PANEL 1: A young brunette looks at a framed poster of the Batman #1 comic book cover, with its lurid yellow background and bright red letters, Batman and Robin swinging toward her.
Archivist Assistant (Caption): The world’s largest collection of comics…
PANEL 2: Close-up of a Snoopy clock on the wall.
SFX: Tick tick tick
Assistant (Caption): …and not a soul around. Like a graveyard of ink.
PANEL 3: A full shot of the reading room: short shelves with a few books, colorful posters on the wall, comic strip illustrations in glass cases. The Assistant holds a stack of books in her arms.
(1) Title: THE STACKS
PANEL 1: The smiling face of a bright-eyed woman with silver hair pulled back in a ponytail.
Librarian: Diane! There you are.
PANEL 2: Wide shot of the Librarian and the Assistant standing together in the reading room. The Librarian holds a gray box the size of a party cake.
Librarian: We have this week’s box of strips to archive.
PANEL 3: The Assistant holds up her stack of books.
Assistant: Great. I’ll put these away first.
PANEL 4: Side view of the Assistant pushing through a glass door.
Assistant (Caption): More things no one will ever read.
PANEL 1: Long view of the stacks, gray shelves that seem to stretch on forever, ending in darkness, the Assistant small at the front of the room.
PANEL 2: Close-up of a book cover in the Assistant’s hand: The Dominant Wives and Other Stories by Eric Stanton, featuring a group of buxom babes.
Assistant (Caption): Wonder what type of “research” whoever requested these
PANEL 1: The gray shelves are all pressed together; the Assistant presses a black button on the side of one.
PANEL 2: Two shelves separate, revealing books on either side.
PANEL 3: The Assistant steps into the newly created row between the stacks.
Assistant: Then Moses stretched out his hand over the sea…
PANEL 4: She shelves the Eric Stanton book.
PANEL 5: The Assistant stands outside the stacks, dusting her hands off and looking to the right.
PANEL 6: An administrative desk with a piece of paper taped to the top. “Peanuts –CGA.WC.7.018” is scrawled on the note.
Assistant (Caption): Hello, new request.
PANEL 1: The Assistant stands in the darkened back room, which is filled with rows upon rows of file cabinets with long, skinny drawers and boxes at the top. She’s looking up.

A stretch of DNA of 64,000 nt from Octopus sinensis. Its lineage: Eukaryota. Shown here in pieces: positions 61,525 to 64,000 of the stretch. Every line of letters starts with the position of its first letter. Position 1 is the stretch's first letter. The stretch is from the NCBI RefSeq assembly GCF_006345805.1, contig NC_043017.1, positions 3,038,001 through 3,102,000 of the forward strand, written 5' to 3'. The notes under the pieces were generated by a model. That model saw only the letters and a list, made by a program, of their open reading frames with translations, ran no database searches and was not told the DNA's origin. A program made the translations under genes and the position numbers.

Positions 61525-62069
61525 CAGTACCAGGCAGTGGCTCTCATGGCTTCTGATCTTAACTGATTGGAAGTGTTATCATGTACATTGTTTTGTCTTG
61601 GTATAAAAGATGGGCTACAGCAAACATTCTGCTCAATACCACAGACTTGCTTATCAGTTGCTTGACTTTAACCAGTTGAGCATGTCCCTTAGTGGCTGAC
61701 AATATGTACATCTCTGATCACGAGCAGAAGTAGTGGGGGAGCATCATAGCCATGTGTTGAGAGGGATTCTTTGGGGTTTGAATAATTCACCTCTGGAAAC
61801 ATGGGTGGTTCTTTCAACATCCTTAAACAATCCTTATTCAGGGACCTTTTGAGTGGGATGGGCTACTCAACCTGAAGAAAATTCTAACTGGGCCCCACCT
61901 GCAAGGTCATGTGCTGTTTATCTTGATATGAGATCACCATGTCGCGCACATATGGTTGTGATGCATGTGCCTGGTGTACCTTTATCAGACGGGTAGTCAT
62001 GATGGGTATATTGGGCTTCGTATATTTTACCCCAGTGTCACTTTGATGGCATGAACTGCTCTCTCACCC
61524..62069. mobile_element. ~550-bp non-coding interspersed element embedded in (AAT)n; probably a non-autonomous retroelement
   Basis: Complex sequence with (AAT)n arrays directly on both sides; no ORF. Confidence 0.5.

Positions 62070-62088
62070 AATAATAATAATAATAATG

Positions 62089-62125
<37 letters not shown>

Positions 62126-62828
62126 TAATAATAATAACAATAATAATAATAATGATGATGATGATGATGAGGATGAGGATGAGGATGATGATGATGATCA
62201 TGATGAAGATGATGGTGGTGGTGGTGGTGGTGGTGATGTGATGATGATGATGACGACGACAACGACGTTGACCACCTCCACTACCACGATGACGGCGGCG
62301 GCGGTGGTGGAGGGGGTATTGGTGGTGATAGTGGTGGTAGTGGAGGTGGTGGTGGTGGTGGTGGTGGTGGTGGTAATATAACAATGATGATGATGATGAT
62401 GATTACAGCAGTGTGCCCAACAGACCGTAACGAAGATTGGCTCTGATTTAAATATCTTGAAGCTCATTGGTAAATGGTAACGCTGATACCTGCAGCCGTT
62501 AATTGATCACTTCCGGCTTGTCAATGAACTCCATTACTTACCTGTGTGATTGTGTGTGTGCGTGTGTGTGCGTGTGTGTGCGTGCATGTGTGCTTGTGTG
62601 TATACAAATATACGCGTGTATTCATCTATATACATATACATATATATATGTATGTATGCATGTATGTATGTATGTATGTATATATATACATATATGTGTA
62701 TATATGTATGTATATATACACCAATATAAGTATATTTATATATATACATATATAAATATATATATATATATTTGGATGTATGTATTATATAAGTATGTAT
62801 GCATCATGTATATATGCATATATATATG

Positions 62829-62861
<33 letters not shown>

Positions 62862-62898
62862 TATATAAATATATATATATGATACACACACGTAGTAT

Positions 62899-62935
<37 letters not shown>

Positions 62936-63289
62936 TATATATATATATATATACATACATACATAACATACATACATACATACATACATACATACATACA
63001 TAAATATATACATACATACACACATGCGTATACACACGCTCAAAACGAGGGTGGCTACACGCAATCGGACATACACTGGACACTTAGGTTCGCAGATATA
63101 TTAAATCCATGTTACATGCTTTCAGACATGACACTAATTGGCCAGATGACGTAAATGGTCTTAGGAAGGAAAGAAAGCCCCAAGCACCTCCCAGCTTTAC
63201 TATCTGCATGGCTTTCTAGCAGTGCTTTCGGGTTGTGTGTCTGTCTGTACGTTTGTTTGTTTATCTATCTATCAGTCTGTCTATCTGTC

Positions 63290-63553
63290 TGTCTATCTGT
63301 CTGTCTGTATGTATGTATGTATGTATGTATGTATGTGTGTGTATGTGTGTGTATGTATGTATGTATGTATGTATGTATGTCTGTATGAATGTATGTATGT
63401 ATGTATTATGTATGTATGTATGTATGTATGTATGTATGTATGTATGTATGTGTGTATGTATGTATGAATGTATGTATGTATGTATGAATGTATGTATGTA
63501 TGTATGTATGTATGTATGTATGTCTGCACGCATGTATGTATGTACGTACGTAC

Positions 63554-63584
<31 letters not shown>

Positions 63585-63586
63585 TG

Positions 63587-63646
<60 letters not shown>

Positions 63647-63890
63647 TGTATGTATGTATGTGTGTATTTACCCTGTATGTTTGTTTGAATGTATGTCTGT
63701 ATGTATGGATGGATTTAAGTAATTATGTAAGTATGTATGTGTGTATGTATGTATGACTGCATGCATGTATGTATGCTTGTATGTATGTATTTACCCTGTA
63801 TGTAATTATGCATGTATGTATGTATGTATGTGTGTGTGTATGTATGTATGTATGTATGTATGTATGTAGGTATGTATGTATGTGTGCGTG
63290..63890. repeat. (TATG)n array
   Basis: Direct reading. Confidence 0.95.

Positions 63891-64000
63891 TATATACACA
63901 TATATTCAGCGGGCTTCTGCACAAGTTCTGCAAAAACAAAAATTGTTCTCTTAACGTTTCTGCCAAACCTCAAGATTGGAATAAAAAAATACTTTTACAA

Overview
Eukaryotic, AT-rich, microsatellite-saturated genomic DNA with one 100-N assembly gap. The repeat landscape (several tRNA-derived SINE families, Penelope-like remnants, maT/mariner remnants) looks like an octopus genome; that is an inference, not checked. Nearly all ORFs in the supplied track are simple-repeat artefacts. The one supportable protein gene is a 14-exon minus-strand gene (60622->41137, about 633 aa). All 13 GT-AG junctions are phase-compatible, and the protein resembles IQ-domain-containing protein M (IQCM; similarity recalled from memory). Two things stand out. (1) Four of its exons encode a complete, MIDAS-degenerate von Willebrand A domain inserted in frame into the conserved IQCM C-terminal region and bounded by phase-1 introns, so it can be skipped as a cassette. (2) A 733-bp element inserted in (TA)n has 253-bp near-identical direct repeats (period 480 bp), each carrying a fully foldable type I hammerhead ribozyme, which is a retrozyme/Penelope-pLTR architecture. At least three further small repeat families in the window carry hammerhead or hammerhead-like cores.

PANEL 2: Bottom-to-top view of drawers labeled “WC” with numbers, box “7” impossibly far toward the top. In the foreground, fingers hold the note: “Peanuts – CGA.WC.7.018.”
Assistant (Caption): Damn me for being so vertically challenged.
PANEL 3: A black footstool being dragged across the carpet.
PANEL 4: The Assistant stands on the stool, extending her arms to grab the box, which is way above her head and trapped between other boxes.
PANEL 5: She pulls the box out.
Assistant (Caption): Shit, this thing is heavier than a—
PANEL 6: She falls back, the stool tipping, box flying into the air.
PANEL 1: The Assistant is on her back, wincing.
PANEL 2: First-person POV, her legs stretched out, the box exploded with large pages of comics all over the floor.
Assistant: No, no, no! These are originals.
PANEL 3: Close-up of a Peanuts comic panel, hand-illustrated, nearly torn down the middle.
PANEL 4: The Assistant looks stricken as she holds the comic with both palms out.
PANEL 5: Her face turns calm.
Assistant (Caption): I’ll just hide the ripped ones. Not like anyone will look
at them, anyway.
PANEL 1: On her knees, she puts the pages back into the box.
Dialogue off-page in small lettering: You did this.
PANEL 2: The Assistant’s expression is startled.
PANEL 3: The Assistant sits next to the pile of comic strips, with a Peanuts comic on top—featuring an angry Charlie Brown.
Charlie Brown: Good grief, you tried to kill us!
PANEL 1: The Assistant’s eyes widen in horror.
PANEL 2: Back to the comics on the floor and angry Charlie Brown, but we can see the back of the Assistant’s head.
Assistant: I didn’t mean to, I swear!
Charlie Brown: You turn your nose up at us. Because you don’t think we’re worthy.
PANEL 3: Side view of the Assistant and the Charlie Brown comic on the floor.
Assistant: I—I don’t… It’s not that!
Charlie Brown: You don’t want to save all of us.
PANEL 4: The Assistant picks up the stack of comics.
Charlie Brown: But we’re all real literature—
PANEL 5: She closes the lid over the box.
Assistant: I just don’t understand the point of all this hoarding.
PANEL 1: The Assistant walks away from the back shelves, looking indignant now.